World Food prices rising
With the worst drought in half a century withering corn across the Midwest, agricultural experts on Tuesday urged international action to prevent the global spike in food pricesfrom causing global hunger.
The directors of three major United Nations food and agriculture programs sounded the alarm both on the immediate problem of high food prices and the “long-term issue of how we produce, trade and consume food in an age of increasing population, demand and climate change.”
Agricultural production has fallen in a number of major crop exporters this summer. Sweltering heat and a severe drought have damaged the corn crop in the United States. Droughts have also hit Russia and Ukraine, hurting the wheat harvest, as well as Brazil, affecting soybean production.
Low yields have translated into high prices. Last week, the World Bank reported that food prices climbed 10 percent from June to July, with the price of both corn and wheat jumping 25 percent to records. Soybean prices climbed 17 percent over the same period, and rice prices declined moderately, the Washington-based institution said.
“We cannot allow these historic price hikes to turn into a lifetime of perils as families take their children out of school and eat less nutritious food,” Dr. Jim Yong Kim, who became president of the World Bank in July, said in a statement. “Countries must strengthen their targeted programs to ease the pressure on the most vulnerable population.”
To that end, the World Bank and the United Nations food agencies — along with other development and aid groups — have urged countries to prepare for what seems likely to become the third food price shock in five years.
Low-income countries that rely on agricultural imports should invest in safety-net programs for the poor, they recommended. They also urged countries to bolster local production.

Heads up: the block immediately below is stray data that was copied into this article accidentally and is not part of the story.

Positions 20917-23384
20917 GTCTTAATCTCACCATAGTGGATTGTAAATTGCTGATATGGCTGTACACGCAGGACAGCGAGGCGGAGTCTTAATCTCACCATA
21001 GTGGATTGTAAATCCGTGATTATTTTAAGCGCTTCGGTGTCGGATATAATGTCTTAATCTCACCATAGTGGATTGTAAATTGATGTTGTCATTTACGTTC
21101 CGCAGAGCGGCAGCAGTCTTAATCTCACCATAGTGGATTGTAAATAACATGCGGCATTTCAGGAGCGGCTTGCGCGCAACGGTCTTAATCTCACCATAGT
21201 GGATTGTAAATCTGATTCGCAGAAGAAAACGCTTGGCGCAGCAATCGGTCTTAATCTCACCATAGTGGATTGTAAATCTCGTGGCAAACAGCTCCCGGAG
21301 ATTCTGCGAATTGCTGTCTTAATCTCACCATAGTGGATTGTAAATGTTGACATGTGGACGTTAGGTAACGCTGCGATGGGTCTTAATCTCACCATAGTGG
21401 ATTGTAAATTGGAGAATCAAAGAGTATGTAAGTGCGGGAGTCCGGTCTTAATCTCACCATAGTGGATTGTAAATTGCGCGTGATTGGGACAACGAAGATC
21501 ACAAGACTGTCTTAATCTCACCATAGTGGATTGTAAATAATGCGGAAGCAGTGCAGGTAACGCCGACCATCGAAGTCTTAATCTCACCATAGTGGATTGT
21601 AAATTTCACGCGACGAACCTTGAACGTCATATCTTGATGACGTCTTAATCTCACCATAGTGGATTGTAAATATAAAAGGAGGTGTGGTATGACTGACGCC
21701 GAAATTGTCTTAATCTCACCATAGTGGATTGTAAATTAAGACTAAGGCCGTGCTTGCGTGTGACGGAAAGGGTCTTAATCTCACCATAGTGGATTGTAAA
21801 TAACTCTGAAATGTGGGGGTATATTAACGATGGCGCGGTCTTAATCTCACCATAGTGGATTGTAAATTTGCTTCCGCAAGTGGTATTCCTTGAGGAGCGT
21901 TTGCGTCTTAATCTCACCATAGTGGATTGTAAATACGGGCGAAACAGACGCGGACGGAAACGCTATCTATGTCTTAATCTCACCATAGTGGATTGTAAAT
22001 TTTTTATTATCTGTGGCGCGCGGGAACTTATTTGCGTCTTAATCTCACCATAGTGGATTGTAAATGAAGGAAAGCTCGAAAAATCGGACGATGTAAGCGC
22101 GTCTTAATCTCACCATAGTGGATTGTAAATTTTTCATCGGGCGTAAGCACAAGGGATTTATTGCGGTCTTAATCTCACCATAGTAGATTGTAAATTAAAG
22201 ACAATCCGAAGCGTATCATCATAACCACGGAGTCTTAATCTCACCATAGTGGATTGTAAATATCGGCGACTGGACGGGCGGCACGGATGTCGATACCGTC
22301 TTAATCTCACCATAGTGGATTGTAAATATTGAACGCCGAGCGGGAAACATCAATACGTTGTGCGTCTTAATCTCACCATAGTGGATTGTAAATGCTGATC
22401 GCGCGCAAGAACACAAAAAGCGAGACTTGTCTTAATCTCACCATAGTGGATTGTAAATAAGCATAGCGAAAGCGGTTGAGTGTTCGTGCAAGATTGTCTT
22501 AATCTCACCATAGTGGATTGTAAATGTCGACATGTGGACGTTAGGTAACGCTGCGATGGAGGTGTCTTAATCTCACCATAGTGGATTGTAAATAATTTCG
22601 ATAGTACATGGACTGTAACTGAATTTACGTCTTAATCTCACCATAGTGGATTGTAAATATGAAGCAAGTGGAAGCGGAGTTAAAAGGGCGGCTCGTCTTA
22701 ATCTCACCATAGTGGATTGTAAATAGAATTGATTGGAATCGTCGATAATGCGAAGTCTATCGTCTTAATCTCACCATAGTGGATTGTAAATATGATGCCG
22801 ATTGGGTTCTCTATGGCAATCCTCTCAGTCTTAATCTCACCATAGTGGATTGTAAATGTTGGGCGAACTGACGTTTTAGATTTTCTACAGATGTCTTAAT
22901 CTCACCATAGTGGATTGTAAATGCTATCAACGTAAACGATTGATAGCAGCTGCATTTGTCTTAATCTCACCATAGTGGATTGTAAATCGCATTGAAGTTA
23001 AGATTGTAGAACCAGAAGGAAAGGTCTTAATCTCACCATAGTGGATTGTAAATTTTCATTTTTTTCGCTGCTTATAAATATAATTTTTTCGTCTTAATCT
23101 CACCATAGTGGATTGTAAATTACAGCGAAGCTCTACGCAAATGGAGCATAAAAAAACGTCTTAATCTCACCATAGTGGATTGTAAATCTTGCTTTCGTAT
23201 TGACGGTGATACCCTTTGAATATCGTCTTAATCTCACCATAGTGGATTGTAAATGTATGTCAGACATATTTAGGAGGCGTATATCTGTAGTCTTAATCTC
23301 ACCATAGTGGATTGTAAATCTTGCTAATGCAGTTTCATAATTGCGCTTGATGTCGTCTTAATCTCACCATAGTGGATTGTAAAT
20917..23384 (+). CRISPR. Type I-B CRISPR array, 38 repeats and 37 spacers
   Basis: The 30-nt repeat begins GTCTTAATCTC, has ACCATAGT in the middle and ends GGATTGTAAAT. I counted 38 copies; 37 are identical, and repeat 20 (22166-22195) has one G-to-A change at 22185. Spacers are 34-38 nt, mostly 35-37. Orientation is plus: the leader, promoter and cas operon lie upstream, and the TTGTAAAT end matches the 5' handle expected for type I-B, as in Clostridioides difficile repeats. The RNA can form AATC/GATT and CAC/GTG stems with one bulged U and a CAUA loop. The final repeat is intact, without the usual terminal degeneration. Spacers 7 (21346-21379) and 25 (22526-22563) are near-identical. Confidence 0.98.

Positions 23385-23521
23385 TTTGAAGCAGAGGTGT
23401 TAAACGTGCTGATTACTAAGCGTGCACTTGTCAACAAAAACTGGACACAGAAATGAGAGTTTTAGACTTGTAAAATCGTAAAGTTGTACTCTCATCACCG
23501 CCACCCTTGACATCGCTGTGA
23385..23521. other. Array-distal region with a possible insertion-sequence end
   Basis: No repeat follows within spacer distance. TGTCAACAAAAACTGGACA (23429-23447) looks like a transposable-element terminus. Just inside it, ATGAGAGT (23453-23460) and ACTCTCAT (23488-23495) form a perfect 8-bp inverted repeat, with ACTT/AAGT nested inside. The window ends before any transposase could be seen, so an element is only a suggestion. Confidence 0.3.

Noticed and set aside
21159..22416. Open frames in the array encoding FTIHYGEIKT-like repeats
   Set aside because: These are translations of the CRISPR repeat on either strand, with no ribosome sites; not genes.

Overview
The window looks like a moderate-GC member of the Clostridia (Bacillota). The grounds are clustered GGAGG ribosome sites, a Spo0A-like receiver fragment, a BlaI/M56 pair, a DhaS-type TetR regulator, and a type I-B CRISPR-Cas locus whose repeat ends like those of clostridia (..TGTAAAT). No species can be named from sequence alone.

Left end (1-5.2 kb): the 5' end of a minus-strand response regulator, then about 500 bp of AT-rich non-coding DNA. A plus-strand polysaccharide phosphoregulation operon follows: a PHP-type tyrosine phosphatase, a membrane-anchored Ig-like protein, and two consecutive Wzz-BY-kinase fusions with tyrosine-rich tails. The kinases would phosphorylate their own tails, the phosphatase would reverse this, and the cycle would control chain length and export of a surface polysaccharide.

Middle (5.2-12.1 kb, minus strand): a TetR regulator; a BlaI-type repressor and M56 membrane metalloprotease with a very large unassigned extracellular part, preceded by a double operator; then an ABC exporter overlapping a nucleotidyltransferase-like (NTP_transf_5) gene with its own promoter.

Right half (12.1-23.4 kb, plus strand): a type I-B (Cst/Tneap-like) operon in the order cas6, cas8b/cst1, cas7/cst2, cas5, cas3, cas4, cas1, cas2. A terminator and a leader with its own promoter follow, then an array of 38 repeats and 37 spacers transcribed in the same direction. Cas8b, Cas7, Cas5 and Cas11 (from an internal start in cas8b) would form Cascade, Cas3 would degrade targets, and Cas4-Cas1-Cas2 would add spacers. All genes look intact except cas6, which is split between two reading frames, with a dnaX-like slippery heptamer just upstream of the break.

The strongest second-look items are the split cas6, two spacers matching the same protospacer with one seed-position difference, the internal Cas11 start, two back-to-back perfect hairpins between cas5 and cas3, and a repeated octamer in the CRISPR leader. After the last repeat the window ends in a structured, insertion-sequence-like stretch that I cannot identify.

Groups including the World Bank and the United Nations have also warned against trade protectionist policies in light of climbing food prices.
“Countries must avoid panic buying and refrain from imposing export restrictions, which, while temporarily helping some consumers at home, are generally inefficient and make life difficult for everyone else,” said the directors of the United Nations programs, José Graziano da Silva of the Food and Agriculture Organization, Kanayo F. Nwanze of the International Fund for Agricultural Development and Ertharin Cousin of the World Food Program, in a statement.
International groups increasingly see inconsistent yields and drastic swings in food prices as a problem driven by climate change — and a global challenge that is not intermittent, but here to stay. Since the food crisis in 2007 and 2008, they have bolstered international cooperation to help foster more stable food supplies and keep the most vulnerable countries prepared.
Oxfam, the international nonprofit, issued a report on Tuesday estimating how extreme weather events might affect food prices in the coming decades — forecasting that the prices of a number of food staples could surge far beyond the projected increases.
“We will all feel the impact as prices spike but the poorest people will be hit hardest because they often spend up to 75 percent of their income on food,” said Heather Coleman, climate change policy adviser for Oxfam America, in a statement.
The United Nations agencies warned that too few countries were producing too large a proportion of staple crops — leaving the world more vulnerable to droughts and floods.